That is very interesting. As you may know, Professor Calvel was known for his work with artisanal European breads and it was in this context, not pizza dough making, that he came up with the idea for the autolyse. In the example you gave, did the Italian pizza makers combine only the flour and the water, that is, without salt or yeast? I haven't read Professor Calvel's book in which he describes the autolyse process but I believe he sought to have a neutral environment for the hydration of the flour so he left out the yeast (and the salt also, for other reasons). I believe he later came to accept the idea of adding a natural preferment and even a dry yeast on the premise that they wouldn't provide much, if any, acidification of the dough during the autolyse rest period.

Peter

Offline November

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Re: First try with Caputo - looking for an airy result
« Reply #28 on: October 16, 2006, 02:18:33 PM »
Marco,

Here's all the depth of the discussion you need to know.  One person asks for an ideal temperature, and another person gives an implicatively elitist response.  As if it were beneath one to use a thermometer.  How can a person "know" their oven as you put it, without knowing the temperature in the baking region?  That's "feeling" not knowing.  All the "heat factors" you mentioned certainly contribute to the temperature of a surface, but that doesn't mean you can't measure the temperature.  Using burning wood only changes the convection aspect of baking.  Radiant and conduction are relatively the same as a non-wood-burning oven.  I guarantee you that if you take the metal pan test in two ovens and the results are identical, so will the baking.  Just be sure to use dark metal pans so that the radiant heat is absorbed.

"When I work on consultancy I train on how to recognise the optimum temperature, laser gun aside"

It's inaccurate to use the phrase "optimum temperature" when a temperature is not actually taken.  It's all relative without a thermometer.  That's fine once you know what your particular oven "looks and feels" like at the temperature you want it, but you first have to know it's at that temperature.

- red.november

Offline David

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Re: First try with Caputo - looking for an airy result
« Reply #29 on: October 16, 2006, 02:42:49 PM »
So if you have one oven with 27 cubic feet heated by a 8200 BTU/h source and another oven with 21 cubic feet heated by the same source, you think the temperatures are going to be the same?  Also if someone can't see yellow or orange, knowing to look for white isn't going to help them much as the spectrum will be blurred in that region.

Haven't got a clue?Maybe you can answer Arthur's question better?

Quote
How about providing a temperature where the pizza actually goes instead of wildly taking temperatures all over the oven? Put a pizza stone in the oven where you would normally have it and measure the temperature of the stone.  Or if you prefer, since you know about how long a pizza should bake for in a wood fire oven, measure the delta (change) in temperature of a metal pan @1 min, @2 min, @3 min, etc.  Just be sure it's a common pan so that anyone else can use the same pan for accuracy.  This will give information of not only how hot things are on the inside surface of your oven, but also of how much mass-energy there is for cooking a pizza after the first minute.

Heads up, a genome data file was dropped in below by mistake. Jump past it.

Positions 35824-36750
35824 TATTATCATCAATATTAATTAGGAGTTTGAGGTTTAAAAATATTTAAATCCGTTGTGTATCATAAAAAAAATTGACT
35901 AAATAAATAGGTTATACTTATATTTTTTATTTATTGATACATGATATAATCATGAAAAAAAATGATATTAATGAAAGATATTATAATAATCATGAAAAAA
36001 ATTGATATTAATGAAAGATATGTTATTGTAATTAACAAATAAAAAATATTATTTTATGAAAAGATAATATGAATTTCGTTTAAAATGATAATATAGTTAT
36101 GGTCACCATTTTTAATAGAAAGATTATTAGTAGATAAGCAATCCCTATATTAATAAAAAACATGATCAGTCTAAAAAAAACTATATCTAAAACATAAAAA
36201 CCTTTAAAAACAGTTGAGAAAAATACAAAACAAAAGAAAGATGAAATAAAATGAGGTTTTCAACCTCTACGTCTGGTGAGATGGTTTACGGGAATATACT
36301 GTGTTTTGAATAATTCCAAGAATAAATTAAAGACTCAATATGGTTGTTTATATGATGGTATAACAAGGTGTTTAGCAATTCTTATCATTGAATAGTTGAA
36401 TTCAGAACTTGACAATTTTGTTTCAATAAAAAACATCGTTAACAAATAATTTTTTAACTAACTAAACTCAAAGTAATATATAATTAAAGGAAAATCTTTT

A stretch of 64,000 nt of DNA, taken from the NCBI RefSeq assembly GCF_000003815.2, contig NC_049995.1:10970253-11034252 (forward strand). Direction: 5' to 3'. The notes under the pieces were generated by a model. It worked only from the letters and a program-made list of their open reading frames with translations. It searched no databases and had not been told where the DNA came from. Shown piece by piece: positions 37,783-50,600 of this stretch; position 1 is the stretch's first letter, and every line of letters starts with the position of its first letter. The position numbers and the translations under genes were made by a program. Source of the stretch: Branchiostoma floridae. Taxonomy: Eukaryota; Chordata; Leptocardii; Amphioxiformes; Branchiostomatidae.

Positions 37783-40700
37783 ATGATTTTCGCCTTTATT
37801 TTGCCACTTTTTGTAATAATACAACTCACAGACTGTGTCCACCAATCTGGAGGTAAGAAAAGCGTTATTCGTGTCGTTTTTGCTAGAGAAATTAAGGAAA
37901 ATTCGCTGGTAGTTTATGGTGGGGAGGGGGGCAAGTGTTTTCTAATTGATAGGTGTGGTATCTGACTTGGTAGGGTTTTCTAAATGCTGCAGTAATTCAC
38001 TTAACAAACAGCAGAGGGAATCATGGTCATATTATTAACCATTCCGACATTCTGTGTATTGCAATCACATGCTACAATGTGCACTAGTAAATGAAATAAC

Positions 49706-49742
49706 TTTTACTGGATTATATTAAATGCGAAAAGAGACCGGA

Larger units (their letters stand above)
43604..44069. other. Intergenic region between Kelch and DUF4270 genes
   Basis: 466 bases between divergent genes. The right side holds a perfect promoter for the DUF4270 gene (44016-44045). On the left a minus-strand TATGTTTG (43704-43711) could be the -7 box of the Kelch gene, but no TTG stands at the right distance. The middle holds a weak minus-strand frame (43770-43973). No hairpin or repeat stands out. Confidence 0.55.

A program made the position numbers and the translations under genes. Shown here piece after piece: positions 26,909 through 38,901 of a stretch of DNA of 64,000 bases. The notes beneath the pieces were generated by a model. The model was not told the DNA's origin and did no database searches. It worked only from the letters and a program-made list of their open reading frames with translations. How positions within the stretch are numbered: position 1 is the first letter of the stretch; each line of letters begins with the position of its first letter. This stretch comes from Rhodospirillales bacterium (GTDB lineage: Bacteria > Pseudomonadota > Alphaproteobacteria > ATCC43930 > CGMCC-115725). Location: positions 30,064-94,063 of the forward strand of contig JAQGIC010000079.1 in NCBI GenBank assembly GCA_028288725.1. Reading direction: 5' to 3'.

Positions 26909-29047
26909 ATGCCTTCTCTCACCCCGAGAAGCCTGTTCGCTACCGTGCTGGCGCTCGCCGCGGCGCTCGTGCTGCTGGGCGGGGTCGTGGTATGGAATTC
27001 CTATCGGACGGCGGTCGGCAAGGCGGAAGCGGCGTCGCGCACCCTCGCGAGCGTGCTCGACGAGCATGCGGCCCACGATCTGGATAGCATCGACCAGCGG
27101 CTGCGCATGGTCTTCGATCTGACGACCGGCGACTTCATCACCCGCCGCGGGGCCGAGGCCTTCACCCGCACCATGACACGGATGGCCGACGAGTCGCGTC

Quote

I don't need to, as i'm familiar with my oven . What good would that do anyone else anyway as my oven and it's performance wil have it's own set of characteristics and variables (some) of which are controlled by me?The Pizza is placed at different points for different reasons and for varying results during cooking

Quote
Or maybe I will just use a thermometer and give people a temperature.  You said, "Point taken" but given this sentence you don't seem to understand my point.  I took issue with your statement that a thermometer was a crutch.  If I designed an application that accepted all those variables and gave you a result, it would just be another crutch IYO.
Quote

Thanks. Arthur (as others ) will be pleased to get a final and educated decision on this,instead of my half assed input.
You know it's supposed to be 60 degrees outside today,but i'm bloody freezing.I'm not going to turn the heat on though.........
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Offline David

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Re: First try with Caputo - looking for an airy result
« Reply #30 on: October 16, 2006, 02:56:35 PM »
One person asks for an ideal temperature, and another person gives an implicatively elitist response.  As if it were beneath one to use a thermometer. 

You obviously didn't read my post too well.I did say that I use a thermometer,in numerous other posts I have talked about finished dough,OTH,water,flour temperatures etc and have advocated the importance I beleive.I would agree to some that THAT may sound elitist,but so be it.I'm not getting into a pissing contest with a scientist. It's Pizza.
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Offline pizzanapoletana

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Re: First try with Caputo - looking for an airy result
« Reply #31 on: October 16, 2006, 02:59:25 PM »
Marco,